Wood failure evaluation is the key criterion for predicting the long-term durability of plywood. At present, the conventional visual method for plywood wood failure evaluation is slow and subjective. Even experienced evaluators can show significant differences in their evaluations on the same plywood specimen and an individual evaluator can make different wood failure estimates on the same specimen at different times. Differences among evaluators can be as high as 50% for some samples. Evaluations can be influenced by room lighting, the wood species, sample treatment, and readings from prior samples. An automatic wood failure evaluation system using image analysis techniques could potentially be programmed to consider all the variables and respond with consistent wood failure values regardless of the experience level of the machine operator. This report describes the results of a one-year project in which a system for automatic plywood wood failure determination was investigated. A color optical imaging system was assembled and the preliminary work of compiling suitable algorithms was completed with promising results. The imaging system was 100% effective in reproducing individual sample values. Samples were sorted according to plywood type and test method to develop appropriate program algorithms for each category. The wood failure program was then further developed to automatically detect wood species and test method, thus avoiding the need for specimen separation prior to evaluation. Based on nearly 1200 samples in four categories, the differences in average values of wood failure between human evaluation and machine vision were found to be less than plus or minus 5%. In addition, a minimum of 85% of individual machine readings fell in the plus or minus 15% range of deviation expected of human wood failure readers. The imaging system was more accurate for light-colored specimens (i.e., Canadian Softwood Plywood) than darker-colored specimens (i.e., Douglas fir ) and for specimens where resin had been applied by spray. In order to make the imaging system more reliable and robust, the algorithm parameters now need to be fine-tuned based on a larger sample database.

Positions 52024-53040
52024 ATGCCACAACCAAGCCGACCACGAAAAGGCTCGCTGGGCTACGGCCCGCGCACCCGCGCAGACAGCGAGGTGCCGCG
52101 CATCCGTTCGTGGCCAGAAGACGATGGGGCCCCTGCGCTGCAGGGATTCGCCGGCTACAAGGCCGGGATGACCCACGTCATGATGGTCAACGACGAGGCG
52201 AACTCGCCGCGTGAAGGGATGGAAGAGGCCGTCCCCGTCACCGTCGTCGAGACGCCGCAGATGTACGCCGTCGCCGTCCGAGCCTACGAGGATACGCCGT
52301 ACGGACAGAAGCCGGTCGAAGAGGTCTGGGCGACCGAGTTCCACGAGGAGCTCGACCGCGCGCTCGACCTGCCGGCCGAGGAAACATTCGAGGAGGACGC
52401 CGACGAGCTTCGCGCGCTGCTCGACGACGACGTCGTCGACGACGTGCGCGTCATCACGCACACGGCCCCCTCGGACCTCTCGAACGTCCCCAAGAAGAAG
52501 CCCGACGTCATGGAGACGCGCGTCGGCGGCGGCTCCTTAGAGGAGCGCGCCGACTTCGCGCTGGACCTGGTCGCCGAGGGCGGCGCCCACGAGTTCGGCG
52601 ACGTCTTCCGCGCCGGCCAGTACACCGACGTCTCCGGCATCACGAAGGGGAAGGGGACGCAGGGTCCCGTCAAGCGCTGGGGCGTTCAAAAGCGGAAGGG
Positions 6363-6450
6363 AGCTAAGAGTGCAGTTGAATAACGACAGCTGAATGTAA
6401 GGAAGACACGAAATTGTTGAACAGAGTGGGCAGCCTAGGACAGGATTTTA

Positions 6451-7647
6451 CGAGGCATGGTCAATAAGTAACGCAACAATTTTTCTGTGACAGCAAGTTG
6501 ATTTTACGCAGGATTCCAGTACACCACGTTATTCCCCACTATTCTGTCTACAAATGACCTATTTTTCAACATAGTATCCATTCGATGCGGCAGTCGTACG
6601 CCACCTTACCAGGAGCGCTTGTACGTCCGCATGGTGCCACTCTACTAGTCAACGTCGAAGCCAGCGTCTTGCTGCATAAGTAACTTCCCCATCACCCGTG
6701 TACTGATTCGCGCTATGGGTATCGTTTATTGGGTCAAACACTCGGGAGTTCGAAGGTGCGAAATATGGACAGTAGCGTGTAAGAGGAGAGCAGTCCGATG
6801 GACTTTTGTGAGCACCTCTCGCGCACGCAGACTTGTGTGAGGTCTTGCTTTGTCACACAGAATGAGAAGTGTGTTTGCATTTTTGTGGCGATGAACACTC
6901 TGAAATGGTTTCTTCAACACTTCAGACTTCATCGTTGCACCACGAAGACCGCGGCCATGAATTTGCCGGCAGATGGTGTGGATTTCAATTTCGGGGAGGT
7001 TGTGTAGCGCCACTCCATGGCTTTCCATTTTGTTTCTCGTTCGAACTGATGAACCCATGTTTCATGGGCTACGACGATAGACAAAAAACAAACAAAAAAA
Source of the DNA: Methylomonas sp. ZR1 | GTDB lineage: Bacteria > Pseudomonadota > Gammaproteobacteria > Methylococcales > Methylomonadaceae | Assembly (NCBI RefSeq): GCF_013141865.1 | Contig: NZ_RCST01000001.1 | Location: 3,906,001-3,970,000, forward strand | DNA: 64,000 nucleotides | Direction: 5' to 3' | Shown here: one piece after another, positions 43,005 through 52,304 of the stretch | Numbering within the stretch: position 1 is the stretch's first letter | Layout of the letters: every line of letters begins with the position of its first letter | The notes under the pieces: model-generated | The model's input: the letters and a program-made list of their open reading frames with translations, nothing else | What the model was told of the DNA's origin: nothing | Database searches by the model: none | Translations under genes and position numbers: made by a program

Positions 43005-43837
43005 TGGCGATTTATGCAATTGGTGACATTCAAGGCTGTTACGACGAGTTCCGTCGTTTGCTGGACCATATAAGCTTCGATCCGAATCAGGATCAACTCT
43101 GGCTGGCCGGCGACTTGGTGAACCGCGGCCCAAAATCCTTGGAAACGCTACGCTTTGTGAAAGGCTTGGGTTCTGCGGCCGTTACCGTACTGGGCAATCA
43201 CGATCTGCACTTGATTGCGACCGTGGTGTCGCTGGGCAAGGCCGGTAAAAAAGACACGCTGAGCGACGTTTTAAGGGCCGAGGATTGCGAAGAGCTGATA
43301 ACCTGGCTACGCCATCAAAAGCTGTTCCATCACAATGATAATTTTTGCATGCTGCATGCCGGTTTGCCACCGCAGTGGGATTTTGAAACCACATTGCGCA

The new technologies, incising, moisture tolerant phenolic adhesives and steam pressing were evaluated for the manufacture of laminated veneer lumber (LVL). Both 8- and 13-ply incised spruce LVL panels were prepared using these new technologies. The results showed that both steam pressing and self-generated steam from wet face and back veneers accelerated temperature rise in the innermost glueline of 13-ply incised spruce LVL panels. This would help facilitate faster production rates for LVL manufacture. Bond quality and edge bending values were determined for the steam-pressed 8-ply and 13-ply incised spruce LVL panels. In all cases the average % wood failure was above 90% indicating excellent adhesion between the moisture tolerant adhesive and wood. The modulus of rupture and modulus of elasticity values measured for the steam-pressed incised spruce LVL samples compared very favourably with those for a commercial Norway spruce 15-ply LVL product.
A series of plywood and laminated veneer lumber (LVL) panels were prepared using veneers with higher than normal moisture contents in face and back layers. The purpose of the work was to evaluate the effects of self-generated steam on the pressing times and panel warpage. Panels made with 6% and 10% m.c. faces and backs were compared with control panels made with all dry veneer. Thirteen- ply 40 mm (1 5/8 inch) thick panels were evaluated for press times and thin 9.5 mm (3/8 inch) panels were evaluated for cupping and bowing. Normal plywood press temperatures and adhesives were used. All panels were made with incised 3.2 mm (1/8 inch) SPF veneers. The project demonstrated that substantially shorter press times and more dimensionally stable panels can potentially be made using higher moisture content outside veneers.
A series of plywood and laminated veneer lumber (LVL) panels were prepared using incised veneers in the second phase of this two year project. The primary purpose of the work was to evaluate the effects of steam injection on the pressing times. A secondary objective was to expand the study of warpage in three-ply and four-ply plywood which was begun in phase one. Thirteen-ply 40 mm (1 5/8 inch) thick panels were evaluated for press times and thin 9.5 mm (3/8 inch) and 12.5 mm (1/2 inch) panels were evaluated for cupping and bowing. Press temperatures of 150 degrees C, 175 degrees C and 204 degrees C were used with a commercial adhesive mix for the LVL study while normal plywood pressing conditions were used for the plywood. For the plywood warpage study, the effect of lathe check orientation and species mix were evaluated. The lathe check orientation had little effect while the surface veneer species had a pronounced effect on the warpage in the plywood. Steam used for injection was heated to 260 degrees C at 450 KPa (65 psi) with a super-heater. All panels were made with incised 3.2 mm (1/8 inch) SPF veneers. The project demonstrated that steam injection can shorten press times by fifty percent if incised veneers are used.